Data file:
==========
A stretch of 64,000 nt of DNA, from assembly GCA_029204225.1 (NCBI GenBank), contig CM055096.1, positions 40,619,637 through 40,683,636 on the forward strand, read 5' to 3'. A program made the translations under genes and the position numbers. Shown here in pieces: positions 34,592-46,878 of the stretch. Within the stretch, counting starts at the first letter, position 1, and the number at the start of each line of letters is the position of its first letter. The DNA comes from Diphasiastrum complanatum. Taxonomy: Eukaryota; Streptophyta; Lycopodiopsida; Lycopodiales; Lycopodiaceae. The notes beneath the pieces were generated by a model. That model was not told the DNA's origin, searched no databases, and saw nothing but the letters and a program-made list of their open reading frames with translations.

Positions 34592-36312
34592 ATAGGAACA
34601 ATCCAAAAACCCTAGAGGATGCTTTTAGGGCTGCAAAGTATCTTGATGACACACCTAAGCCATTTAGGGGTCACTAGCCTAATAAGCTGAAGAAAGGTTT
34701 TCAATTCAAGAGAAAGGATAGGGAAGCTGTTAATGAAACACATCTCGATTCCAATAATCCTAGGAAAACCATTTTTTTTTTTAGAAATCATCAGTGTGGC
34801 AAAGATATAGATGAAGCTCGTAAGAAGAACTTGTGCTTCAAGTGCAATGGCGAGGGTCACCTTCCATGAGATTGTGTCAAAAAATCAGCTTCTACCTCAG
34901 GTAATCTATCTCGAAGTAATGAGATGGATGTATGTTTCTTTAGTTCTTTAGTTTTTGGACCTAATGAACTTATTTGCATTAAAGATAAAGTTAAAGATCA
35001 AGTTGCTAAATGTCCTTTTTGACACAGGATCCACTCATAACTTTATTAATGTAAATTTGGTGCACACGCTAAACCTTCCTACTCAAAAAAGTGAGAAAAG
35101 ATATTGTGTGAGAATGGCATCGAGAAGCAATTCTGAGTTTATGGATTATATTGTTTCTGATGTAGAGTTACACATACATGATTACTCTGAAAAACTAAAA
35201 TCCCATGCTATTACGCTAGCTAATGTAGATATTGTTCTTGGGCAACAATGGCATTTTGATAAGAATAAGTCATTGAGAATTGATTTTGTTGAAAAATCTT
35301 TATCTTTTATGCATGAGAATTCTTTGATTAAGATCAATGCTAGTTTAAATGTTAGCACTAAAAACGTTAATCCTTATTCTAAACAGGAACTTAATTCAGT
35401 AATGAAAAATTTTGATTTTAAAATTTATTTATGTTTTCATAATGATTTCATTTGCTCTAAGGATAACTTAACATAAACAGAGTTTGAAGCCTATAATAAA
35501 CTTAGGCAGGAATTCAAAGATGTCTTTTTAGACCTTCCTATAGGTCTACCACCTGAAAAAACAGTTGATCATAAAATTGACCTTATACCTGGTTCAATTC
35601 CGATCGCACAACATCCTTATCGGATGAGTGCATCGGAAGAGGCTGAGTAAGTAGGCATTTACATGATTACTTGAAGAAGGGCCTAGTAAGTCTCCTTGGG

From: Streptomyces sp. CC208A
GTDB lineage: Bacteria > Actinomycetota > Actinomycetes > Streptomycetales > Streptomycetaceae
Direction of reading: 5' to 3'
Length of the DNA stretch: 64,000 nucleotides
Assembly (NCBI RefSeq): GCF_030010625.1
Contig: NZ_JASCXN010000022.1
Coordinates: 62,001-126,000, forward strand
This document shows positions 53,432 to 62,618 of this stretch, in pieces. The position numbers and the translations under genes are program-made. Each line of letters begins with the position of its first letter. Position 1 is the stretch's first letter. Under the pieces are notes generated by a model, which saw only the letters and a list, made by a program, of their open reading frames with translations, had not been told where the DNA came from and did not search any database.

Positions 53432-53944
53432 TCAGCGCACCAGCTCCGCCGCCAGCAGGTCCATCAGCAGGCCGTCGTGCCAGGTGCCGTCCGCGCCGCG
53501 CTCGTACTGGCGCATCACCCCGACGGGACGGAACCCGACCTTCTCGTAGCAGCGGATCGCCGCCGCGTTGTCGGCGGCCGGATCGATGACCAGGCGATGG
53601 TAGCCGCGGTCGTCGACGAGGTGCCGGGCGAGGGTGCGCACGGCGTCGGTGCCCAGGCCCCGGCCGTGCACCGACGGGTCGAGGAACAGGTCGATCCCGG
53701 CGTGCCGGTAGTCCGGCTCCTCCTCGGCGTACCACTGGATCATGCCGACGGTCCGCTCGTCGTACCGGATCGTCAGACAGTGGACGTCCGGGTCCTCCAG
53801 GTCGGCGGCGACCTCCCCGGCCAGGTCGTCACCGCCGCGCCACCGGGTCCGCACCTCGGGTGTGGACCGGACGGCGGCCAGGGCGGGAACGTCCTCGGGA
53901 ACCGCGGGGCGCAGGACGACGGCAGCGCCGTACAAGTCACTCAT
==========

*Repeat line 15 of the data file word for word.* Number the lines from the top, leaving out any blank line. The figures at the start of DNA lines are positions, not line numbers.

From: Streptomyces sp. CC208A